Death toll rises to 16 In Istanbul building collapse

Turkish Interior Minister Suleyman Soylu talks to residents as he visits the site of a collapsed residential building in Istanbul, Turkey, February 8, 2019. (Reuters)
Updated 09 February 2019
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Death toll rises to 16 In Istanbul building collapse

  • The building in Istanbul’s mostly-residential Kartal district collapsed on Wednesday
  • Thirteen out of 14 people who were rescued alive remain hospitalized

ISTANBUL: Turkey’s interior minister has said the death toll in the collapse of an eight-story apartment building in Istanbul has risen to 16.
Suleyman Soylu said early Saturday that another body had been found in the rubble.
The building in Istanbul’s mostly-residential Kartal district collapsed on Wednesday. The cause is under investigation but officials have said its top three floors were illegally built.
Soylu was speaking to reporters at the site as emergency services continued their work.
Thirteen out of 14 people who were rescued alive remain hospitalized with seven of them in serious condition.


Trump and Haftar discussed 'counterterrorism efforts' in Libya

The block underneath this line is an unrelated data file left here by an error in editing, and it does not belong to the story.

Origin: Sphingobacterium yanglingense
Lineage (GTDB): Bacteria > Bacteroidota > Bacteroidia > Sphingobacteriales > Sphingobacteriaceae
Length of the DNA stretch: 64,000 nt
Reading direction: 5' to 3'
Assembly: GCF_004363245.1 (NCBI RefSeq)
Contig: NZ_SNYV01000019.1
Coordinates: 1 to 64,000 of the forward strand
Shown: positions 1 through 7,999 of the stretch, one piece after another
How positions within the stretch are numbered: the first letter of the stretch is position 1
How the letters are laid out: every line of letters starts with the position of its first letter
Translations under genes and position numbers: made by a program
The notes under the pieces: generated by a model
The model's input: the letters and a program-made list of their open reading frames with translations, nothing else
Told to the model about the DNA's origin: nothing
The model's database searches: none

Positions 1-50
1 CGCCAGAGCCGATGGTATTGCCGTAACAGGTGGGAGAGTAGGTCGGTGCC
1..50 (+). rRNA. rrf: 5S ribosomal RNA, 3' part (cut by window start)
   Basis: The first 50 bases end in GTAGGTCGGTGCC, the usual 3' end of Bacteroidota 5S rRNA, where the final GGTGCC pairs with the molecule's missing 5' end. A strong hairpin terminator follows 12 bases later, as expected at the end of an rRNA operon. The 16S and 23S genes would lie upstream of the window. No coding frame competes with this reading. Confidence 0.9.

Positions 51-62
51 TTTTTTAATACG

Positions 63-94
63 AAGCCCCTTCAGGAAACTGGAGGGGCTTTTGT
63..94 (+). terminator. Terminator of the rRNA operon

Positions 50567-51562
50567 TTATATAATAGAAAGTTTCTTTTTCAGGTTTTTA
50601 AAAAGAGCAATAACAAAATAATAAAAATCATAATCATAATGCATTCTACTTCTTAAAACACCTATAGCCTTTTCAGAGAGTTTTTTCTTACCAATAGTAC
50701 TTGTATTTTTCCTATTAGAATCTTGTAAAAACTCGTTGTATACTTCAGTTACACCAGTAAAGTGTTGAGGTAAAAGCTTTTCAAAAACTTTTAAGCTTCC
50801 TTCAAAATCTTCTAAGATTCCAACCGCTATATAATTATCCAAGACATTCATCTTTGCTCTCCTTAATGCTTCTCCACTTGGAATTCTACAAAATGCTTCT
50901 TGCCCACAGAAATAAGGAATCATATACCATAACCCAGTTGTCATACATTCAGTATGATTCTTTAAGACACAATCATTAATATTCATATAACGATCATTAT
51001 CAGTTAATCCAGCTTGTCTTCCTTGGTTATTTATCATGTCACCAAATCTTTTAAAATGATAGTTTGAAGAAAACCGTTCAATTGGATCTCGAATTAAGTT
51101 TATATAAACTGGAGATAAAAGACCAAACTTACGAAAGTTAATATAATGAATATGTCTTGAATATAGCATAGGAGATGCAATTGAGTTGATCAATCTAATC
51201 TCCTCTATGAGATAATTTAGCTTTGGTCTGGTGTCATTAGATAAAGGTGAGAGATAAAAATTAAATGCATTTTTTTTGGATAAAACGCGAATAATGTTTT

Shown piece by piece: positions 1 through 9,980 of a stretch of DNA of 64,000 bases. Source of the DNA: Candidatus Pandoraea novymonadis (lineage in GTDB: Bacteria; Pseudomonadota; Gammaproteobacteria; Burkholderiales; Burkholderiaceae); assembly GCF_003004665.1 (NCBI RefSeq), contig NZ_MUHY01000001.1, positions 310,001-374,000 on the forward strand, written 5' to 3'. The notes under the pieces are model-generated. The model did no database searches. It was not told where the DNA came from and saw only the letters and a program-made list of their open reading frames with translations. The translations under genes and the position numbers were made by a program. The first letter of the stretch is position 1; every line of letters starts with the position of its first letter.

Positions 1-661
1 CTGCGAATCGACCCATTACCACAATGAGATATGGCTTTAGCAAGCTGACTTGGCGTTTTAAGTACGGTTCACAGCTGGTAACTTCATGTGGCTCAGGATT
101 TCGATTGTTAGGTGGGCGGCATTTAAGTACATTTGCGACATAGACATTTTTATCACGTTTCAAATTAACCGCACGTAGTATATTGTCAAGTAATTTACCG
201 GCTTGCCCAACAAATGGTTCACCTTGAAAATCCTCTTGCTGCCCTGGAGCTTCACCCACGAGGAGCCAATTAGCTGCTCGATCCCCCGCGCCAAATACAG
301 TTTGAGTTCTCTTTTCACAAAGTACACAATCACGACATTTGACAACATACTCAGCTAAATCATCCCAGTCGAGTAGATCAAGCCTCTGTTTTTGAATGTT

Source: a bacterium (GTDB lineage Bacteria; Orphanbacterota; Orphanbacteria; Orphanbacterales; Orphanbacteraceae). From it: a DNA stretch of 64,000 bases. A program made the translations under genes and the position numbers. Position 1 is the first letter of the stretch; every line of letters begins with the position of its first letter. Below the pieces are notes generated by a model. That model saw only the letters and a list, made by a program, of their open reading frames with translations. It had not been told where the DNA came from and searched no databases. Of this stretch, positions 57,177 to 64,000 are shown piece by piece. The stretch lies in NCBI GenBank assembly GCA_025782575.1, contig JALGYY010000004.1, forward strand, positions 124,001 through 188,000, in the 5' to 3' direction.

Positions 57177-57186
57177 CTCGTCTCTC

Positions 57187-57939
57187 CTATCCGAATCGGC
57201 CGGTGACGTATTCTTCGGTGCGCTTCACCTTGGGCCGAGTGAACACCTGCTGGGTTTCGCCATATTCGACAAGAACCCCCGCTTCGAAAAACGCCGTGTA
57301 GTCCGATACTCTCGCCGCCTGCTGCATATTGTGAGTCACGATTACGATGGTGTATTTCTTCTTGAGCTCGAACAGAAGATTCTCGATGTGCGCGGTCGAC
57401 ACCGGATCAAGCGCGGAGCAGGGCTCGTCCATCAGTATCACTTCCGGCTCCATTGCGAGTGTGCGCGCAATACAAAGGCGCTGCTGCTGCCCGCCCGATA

Updated 2 min 11 sec ago
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Trump and Haftar discussed 'counterterrorism efforts' in Libya

WEST PALM BEACH: The White House said on Friday that President Donald Trump spoke by phone on Monday to Libyan military commander Khalifa Haftar and discussed "ongoing counterterrorism efforts and the need to achieve peace and stability in Libya."
The statement said Trump "recognized Field Marshal Haftar’s significant role in fighting terrorism and securing Libya’s oil resources, and the two discussed a shared vision for Libya’s transition to a stable, democratic political system."
It was unclear why the White House waited several days to announce the phone call.
On Thursday, both the United States and Russia said they could not support a UN Security Council resolution calling for a ceasefire in Libya at this time. Also on Thursday, mortar bombs crashed down on a suburb of Tripoli, almost hitting a clinic, after two weeks of an offensive by Haftar's eastern troops on the Libyan capital, which is held by the UN-backed government.
The British-drafted resolution blames Haftar for the latest flare-up in violence when his Libyan National Army (LNA) advanced to the outskirts of Tripoli earlier this month. Many countries in the region see Haftar as a bulwark against extremist groups.  
The United States did not give a reason for its decision not to support the draft resolution, which would also call on countries with influence over the warring parties to ensure compliance and for unconditional humanitarian aid access in Libya. The country has been gripped by anarchy since Muammar Gaddafi was toppled in 2011.
White House national security adviser John Bolton also spoke recently to Haftar.